Concern over Bash vulnerability grows as exploit reported “in the wild”
The vulnerability reported in the GNU Bourne Again Shell (Bash) yesterday, dubbed “Shellshock,” may already have been exploited in the wild to take over Web servers as part of a botnet. More security experts are now weighing in on the severity of the bug, expressing fears that it could be used for an Internet “worm” to exploit large numbers of public Web servers. And the initial fix for the issue still left Bash vulnerable to attack, according to a new US CERT National Vulnerability Database entry.
In a blog post yesterday, Robert Graham of Errata Security noted that someone is already using a massive Internet scan to locate vulnerable servers for attack. In a brief scan, he found over 3,000 servers that were vulnerable “just on port 80″—the Internet Protocol port used for normal Web Hypertext Transfer Protocol (HTTP) requests. And his scan broke after a short period, meaning that there could be vast numbers of other servers vulnerable. A Google search by Ars using advanced search parameters yielded over two billion webpages that at least partially fit the profile for the Shellshock exploit.
“It‘s things like CGI scripts that are vulnerable, deep within a website (like CPanel’s /cgi-sys/defaultwebpage.cgi),” Graham wrote. CPanel is a Web server control panel system used by many Web hosting providers. “Getting just the root page is the thing least likely to be vulnerable. Spidering the site and testing well-known CGI scripts (like the CPanel one) would give a lot more results—at least 10x.”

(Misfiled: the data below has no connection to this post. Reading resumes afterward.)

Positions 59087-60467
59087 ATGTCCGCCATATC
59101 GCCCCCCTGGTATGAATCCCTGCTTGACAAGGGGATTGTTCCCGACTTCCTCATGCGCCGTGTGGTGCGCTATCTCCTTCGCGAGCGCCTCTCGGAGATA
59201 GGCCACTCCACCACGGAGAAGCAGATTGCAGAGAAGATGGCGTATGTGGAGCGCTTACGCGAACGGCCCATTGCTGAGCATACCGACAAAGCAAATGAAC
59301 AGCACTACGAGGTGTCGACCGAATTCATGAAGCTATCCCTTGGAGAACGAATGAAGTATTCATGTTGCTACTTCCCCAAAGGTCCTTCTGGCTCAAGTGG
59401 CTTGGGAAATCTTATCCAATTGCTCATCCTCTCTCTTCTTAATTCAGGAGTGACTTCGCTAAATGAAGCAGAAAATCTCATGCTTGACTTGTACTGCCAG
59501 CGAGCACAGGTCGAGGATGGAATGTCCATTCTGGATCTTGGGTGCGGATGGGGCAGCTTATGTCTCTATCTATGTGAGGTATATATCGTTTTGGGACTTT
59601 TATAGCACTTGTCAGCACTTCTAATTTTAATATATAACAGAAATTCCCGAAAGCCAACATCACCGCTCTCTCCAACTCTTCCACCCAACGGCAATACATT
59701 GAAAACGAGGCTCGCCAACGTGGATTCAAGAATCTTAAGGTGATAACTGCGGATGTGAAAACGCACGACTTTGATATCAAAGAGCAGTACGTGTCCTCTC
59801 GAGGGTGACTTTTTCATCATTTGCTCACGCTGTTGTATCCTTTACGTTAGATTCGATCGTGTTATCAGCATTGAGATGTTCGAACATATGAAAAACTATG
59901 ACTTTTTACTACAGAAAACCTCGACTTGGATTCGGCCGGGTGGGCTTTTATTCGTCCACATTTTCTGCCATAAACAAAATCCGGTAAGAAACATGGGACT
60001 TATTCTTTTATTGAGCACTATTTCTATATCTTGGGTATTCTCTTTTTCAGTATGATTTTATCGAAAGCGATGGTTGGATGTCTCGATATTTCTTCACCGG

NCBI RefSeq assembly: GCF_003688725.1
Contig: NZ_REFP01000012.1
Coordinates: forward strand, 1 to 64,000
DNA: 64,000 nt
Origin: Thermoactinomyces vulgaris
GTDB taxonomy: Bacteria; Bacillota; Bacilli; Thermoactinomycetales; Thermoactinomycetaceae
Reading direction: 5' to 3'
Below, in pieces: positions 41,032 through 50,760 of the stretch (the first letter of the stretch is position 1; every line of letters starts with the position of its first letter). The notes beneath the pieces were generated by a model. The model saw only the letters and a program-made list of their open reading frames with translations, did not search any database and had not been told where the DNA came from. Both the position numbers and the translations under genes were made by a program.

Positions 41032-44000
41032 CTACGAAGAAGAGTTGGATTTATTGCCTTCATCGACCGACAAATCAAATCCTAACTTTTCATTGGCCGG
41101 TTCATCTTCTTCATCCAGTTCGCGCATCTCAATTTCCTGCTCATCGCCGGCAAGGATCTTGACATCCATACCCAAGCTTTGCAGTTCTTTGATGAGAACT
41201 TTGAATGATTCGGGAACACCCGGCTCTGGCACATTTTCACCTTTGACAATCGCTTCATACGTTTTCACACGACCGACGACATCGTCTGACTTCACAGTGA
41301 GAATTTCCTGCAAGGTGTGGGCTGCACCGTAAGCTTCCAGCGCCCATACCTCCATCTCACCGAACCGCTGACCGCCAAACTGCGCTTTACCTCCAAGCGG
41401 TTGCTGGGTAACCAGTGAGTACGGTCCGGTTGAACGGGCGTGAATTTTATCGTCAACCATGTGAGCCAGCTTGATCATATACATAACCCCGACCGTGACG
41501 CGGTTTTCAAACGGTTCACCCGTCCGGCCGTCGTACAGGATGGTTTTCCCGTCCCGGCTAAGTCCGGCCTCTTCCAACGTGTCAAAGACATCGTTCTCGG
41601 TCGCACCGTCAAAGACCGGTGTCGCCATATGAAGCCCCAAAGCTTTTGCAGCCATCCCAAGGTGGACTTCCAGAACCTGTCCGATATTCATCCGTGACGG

In addition, Graham said, “this thing is clearly wormable and can easily worm past firewalls and infect lots of systems. One key question is whether Mac OS X and iPhone DHCP service is vulnerable—once the worm gets behind a firewall and runs a hostile DHCP server, that would be ‘game over’ for large networks.”
The big problem, as Securosis analyst and CEO Rich Mogull noted, is that “Bash is embedded and accessed in so many ways that we cannot fully understand its depth of use. Many systems you would never think of as having a command line use bash to run other programs. I have used it myself, a bunch, in programs I have written—and I barely code. We cannot possibly understand all the ways an attacker could interact with Bash to exploit this vulnerability.”
Apparently, the vulnerability is already being used maliciously. A GitHub “gist” post by a system administrator who uses the Twitter handle @yinettesys reported finding an exploit that used the Shellshock vulnerability to launch a kernel exploit with a connection to a Command and Control (CnC) server hidden behind Cloudflare’s content delivery network. The attack uses a Web GET request from a user agent called “.Thanks-Rob”—possibly a hat tip to Graham.
The binary delivered by the attack includes a number of text strings that appear to be a dictionary of username and password guesses, and it’s similar to other malware used in the telnet brute-force attacks earlier this year. The malware delivered by the attack is a file named nginx written to the targeted server’s /tmp directory in a subdirectory called “besh.” The filename is an attempt to disguise it as the popular Web server software in process lists. The only communications sent from the malware to the CnC server are the text “PING”—which returns the response “PONG.”
Oddly, according to one Hacker News poster who ran the binary of the malware on a virtual machine, the malware also sends a request to a Pastebin page (now removed) that was associated with an alleged leak of nude photos of actress Emma Watson.